In theory, smaller antibodies can reach parts of a flu virus that would be inaccessible to a typical human antibody. An influenza virus looks a bit like a snowball studded with golf tees. While human antibodies make contact with the fast-mutating end of the tees, the llama’s single-domain antibodies—which are 90 percent smaller—can match up with the “stem” of the tee.
The new study takes advantage of the fact that not all parts of an influenza virus are constantly mutating; these stems don’t mutate as readily as the ends, said Mehdi Arbabi-Ghahroudi, a senior researcher at the National Research Council of Canada who was not involved with the new study.
Arbabi-Ghahroudi, who was part of a team that discovered single-domain antibodies in camel blood in 1993, said if antibodies could match up to the stems of the virus’ coating proteins, “we could find antibodies that are quite conserved across different strains of influenza.”
“It’s a big breakthrough in getting to a near-universal antibody,” Arbabi-Ghahroudi added.
The researchers behind Thursday’s study fused four different single-domain antibodies into one larger molecule, held together with a human protein as a scaffold. When they injected this hybrid into mice, the antibodies kept the animals safe from a wide variety of influenza type A and type B viruses—the two most common assailants in America’s annual flu epidemic. This hybrid seemed to successfully target each of the five flu strains they tested.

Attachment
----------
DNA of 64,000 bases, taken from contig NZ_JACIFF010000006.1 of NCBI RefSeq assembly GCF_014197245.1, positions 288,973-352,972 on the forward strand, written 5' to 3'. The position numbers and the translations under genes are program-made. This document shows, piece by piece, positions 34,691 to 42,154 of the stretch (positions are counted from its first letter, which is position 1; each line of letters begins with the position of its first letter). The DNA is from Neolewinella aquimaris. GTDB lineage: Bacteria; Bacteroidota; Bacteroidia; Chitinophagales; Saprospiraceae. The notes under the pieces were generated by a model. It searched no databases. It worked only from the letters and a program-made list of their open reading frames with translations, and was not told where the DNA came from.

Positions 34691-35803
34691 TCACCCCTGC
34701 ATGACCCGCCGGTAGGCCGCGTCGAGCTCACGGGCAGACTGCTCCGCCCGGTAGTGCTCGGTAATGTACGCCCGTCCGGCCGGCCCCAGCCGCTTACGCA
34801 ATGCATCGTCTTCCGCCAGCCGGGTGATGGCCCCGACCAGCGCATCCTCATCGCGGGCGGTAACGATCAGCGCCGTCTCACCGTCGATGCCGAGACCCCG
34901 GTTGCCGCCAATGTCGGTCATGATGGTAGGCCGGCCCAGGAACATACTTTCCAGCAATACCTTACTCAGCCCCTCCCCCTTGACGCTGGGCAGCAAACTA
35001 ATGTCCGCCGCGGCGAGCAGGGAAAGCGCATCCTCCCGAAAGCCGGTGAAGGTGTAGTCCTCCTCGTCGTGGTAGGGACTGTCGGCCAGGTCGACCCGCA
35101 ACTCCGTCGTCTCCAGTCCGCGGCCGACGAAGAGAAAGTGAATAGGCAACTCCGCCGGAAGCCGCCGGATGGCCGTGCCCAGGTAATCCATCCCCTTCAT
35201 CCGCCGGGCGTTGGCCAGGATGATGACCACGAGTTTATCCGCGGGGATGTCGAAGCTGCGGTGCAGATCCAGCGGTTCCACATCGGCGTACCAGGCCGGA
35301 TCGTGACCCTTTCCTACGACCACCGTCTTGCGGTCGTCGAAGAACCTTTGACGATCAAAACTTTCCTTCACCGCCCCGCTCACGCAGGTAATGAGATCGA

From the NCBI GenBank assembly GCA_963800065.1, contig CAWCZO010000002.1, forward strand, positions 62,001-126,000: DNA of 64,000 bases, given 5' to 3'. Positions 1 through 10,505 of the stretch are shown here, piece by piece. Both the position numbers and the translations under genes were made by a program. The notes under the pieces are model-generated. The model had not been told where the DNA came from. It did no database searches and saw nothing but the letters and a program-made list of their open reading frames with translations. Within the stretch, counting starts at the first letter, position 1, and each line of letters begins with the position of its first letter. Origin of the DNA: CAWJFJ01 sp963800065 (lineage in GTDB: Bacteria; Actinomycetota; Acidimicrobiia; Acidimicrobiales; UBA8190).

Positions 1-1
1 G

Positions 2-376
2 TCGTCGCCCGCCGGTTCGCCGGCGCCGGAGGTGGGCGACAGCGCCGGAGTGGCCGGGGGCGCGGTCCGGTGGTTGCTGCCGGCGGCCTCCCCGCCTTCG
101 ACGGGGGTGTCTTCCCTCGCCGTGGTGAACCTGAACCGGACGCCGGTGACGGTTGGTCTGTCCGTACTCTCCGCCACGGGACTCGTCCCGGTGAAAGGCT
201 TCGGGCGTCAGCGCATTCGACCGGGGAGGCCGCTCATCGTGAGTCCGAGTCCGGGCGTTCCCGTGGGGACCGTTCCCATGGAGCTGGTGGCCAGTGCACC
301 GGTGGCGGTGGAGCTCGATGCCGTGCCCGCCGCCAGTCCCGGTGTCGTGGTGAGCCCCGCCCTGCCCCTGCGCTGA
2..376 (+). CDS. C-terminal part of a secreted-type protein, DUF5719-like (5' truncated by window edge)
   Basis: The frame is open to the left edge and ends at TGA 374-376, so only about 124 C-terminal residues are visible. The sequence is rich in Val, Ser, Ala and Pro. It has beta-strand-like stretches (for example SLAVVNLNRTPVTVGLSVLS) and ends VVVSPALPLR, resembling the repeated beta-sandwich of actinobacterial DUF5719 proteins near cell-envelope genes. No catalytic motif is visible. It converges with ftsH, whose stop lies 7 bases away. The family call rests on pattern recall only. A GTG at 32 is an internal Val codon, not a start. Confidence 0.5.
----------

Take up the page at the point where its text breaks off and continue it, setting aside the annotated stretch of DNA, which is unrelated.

When the researchers injected mice with their hybrid antibody, it protected the mice from lethal doses of the flu. But the paper also explored another route of delivery: gene therapy.
The researchers used a benign virus—dubbed AAV—to embed the genetic blueprint of the llama antibodies directly into mouse cells. This procedure allowed the mice to produce the antibodies on their own.
Don’t expect this new antibody in your next flu shot…or even the one after that.
Gene therapy isn’t widely used in humans, and the approval process for this brand of treatment will be a rocky road, Arbabi-Ghahroudi said.
Still, the researchers wrote that nasal delivery of this gene therapy “may provide passive protection for the entire influenza season and would be of particular benefit to the elderly and other high-risk groups.”
“We are always behind,” said biologist Daniel Perez of the University of Georgia, who was not involved in the new study. “In the scientific community, we are chasing more universal approaches to control the disease. This paper is one example of that.”
Beyond the flu, the idea of using tiny antibodies to attack viruses from new angles opens up the possibility of combatting other diseases with rapid mutation rates. Single-domain antibodies have been tapped as a potential HIV treatment since at least 2010 and again in 2014.
So someday, the world may get through a flu season without the coughing and fevers (and more fatal repercussions as well) … and it might be thanks to llamas.